Easter egg 101
The humble little chicken egg takes centre stage each spring as Easter draws near. Dyed and bedazzled, the egg finds its way into centerpieces, baskets, and even a celebratory braided loaf of bread !
Why the egg is so synonymous with Easter is a bit of a mystery. Some say it has to do with the notion of rebirth, others say the egg represents the tomb where Jesus lay for three days before he rose from the dead. It could simply be because in Medieval Europe, eggs were forbidden during Lenten days leading up to Easter. After 40 long eggless days, it was a treat to be allowed to once again eat an egg or two!1
Whatever the reason, it appears that the egg as a symbol of Easter is here to stay. So why not embrace tradition, have a little fun and decorate the perfect Easter egg this season?
There are lots of different techniques for dyeing eggs, so choose what works best for you, keeping the age and abilities of anyone helping in mind. You can either hard boil your eggs prior to decorating, or use the “blow out” method, where you pierce the top and bottom of the egg, stick a skewer inside to swirl up the contents inside then blow it all out one of the holes using a rubber ear syringe.
According to the American Egg Board, you should keep safety in mind when dyeing Easter eggs. If you’re hard-boiling your Easter eggs and plan to eat them at some point, make sure not to keep them out at room temperature for more than 2 hours maximum. Also, use food-grade dyes like the food coloring you use to tint icing.
Real Simple has an easy dye recipe using things you probably already have in your kitchen:
- ½ cup of boiling water
- 1 tsp white vinegar
- Liquid food coloring (about 20 drops per color)
Simply mix all ingredients together, put your cooled hardboiled eggs on a spoon and dunk, turning so all sides get nicely colored. Keep your eggs in the dye for at least five minutes or longer if you want a darker shade. Dry your dyed eggs on a wire rack to minimize contact and keep the eggs as neat as possible.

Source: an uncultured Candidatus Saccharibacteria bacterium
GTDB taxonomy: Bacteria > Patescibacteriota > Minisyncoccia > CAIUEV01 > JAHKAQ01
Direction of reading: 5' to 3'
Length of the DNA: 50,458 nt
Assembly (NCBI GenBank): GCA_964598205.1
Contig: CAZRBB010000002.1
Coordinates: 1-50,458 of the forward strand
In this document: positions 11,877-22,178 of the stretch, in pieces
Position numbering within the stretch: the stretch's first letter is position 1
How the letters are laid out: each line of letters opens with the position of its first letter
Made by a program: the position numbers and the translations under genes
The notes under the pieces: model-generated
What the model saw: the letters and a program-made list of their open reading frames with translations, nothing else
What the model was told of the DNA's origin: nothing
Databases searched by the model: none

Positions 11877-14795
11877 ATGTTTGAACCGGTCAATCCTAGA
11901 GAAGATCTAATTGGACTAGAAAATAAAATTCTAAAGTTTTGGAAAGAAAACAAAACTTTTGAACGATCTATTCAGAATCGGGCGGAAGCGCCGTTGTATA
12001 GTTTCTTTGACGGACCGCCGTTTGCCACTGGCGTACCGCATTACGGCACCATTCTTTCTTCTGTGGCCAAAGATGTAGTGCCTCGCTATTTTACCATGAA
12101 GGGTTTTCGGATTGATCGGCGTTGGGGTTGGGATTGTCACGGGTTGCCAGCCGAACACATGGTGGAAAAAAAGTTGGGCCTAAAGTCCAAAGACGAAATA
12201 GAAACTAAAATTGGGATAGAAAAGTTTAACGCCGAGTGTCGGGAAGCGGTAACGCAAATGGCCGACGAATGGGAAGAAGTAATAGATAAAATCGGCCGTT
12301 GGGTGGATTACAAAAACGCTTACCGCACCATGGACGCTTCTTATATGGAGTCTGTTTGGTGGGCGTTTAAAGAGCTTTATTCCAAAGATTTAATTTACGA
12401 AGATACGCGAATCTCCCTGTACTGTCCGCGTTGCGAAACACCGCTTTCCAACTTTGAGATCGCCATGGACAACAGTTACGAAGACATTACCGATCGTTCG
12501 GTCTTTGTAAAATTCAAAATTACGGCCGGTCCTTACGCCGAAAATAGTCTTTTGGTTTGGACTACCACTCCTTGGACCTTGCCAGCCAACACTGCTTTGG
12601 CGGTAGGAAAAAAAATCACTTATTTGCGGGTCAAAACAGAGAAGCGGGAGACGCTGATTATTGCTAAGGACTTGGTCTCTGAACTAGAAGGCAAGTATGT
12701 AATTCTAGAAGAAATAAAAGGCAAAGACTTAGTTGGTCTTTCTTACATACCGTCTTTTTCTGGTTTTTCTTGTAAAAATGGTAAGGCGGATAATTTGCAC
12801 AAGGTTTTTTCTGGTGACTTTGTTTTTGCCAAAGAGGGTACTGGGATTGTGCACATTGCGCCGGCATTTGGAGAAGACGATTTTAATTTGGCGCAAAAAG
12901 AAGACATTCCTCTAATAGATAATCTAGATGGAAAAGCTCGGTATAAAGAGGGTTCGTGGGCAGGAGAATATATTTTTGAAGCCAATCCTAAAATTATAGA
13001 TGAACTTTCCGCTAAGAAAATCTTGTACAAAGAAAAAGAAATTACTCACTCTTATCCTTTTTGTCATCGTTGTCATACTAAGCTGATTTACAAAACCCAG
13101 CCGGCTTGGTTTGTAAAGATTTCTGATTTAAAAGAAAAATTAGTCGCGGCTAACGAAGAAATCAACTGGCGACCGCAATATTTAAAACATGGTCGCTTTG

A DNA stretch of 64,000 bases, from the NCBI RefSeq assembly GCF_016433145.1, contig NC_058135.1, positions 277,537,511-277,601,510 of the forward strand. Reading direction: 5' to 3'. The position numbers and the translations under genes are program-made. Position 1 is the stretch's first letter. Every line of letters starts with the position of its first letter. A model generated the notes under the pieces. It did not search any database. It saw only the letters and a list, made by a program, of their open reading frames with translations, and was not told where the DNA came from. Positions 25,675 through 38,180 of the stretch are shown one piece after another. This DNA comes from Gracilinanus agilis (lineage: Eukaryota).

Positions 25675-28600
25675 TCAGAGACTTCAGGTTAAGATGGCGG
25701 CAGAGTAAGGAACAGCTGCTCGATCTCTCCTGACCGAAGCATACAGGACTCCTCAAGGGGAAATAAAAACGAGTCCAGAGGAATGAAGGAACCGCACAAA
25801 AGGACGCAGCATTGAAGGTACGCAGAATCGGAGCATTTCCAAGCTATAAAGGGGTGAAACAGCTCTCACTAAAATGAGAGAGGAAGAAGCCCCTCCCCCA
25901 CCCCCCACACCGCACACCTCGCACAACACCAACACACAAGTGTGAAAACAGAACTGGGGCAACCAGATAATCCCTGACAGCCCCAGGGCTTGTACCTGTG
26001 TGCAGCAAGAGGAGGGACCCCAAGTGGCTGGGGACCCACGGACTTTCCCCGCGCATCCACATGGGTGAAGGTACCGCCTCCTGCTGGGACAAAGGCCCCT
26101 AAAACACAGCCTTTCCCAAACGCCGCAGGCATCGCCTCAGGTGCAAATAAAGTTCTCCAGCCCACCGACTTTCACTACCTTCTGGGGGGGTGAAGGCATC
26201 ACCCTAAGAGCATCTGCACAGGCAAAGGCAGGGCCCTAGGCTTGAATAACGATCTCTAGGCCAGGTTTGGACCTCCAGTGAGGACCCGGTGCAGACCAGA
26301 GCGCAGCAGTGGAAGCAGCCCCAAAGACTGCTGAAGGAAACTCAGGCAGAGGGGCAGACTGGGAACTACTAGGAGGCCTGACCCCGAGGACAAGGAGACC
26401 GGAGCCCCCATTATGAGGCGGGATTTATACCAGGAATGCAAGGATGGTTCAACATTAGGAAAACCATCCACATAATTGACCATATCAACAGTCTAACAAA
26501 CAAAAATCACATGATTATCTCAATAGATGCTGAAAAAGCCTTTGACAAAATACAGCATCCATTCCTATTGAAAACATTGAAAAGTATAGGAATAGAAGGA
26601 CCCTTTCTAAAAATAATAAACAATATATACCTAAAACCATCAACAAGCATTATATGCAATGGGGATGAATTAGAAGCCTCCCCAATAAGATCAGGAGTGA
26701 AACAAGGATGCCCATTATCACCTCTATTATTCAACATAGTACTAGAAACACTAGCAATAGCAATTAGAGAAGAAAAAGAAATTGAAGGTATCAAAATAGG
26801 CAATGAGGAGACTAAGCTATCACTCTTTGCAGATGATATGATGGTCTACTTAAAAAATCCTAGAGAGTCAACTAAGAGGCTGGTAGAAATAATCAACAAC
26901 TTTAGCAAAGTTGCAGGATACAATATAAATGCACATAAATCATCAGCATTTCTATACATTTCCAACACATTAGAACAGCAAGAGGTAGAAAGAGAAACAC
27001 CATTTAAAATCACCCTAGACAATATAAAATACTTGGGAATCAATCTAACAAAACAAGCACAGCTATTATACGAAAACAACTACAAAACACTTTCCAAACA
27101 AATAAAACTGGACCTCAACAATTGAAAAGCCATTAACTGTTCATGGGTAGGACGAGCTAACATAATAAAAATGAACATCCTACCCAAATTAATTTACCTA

You can use this recipe for blown eggs too, but since they float it makes it a little bit more difficult. You could put on a pair of rubber gloves and hold the egg under water, or try this trick: half fill a paper cup that’s smaller than the container holding the dye solution with water, put your egg in the dye, then gently put the paper cup on top of the egg to keep it submerged for as long as required.
As far as technique goes, the sky’s the limit! Check out Martha Stewart’s suggestions for wax resist, masked designs, and marbleizing all using dyes . Martha also has some beautiful suggestions for ways to embellish your eggs once you’ve finished dyeing them. She uses glitter, decals, stencils, crepe paper and even yarn to turn ordinary eggs into something simply eggs-traordinary! Once your bevy of eggie beauties is dry and they’ve all been dolled up and decorated, add them to baskets and table settings, or hang them from branches for an Easter egg tree!
Enjoy, and Happy Easter!
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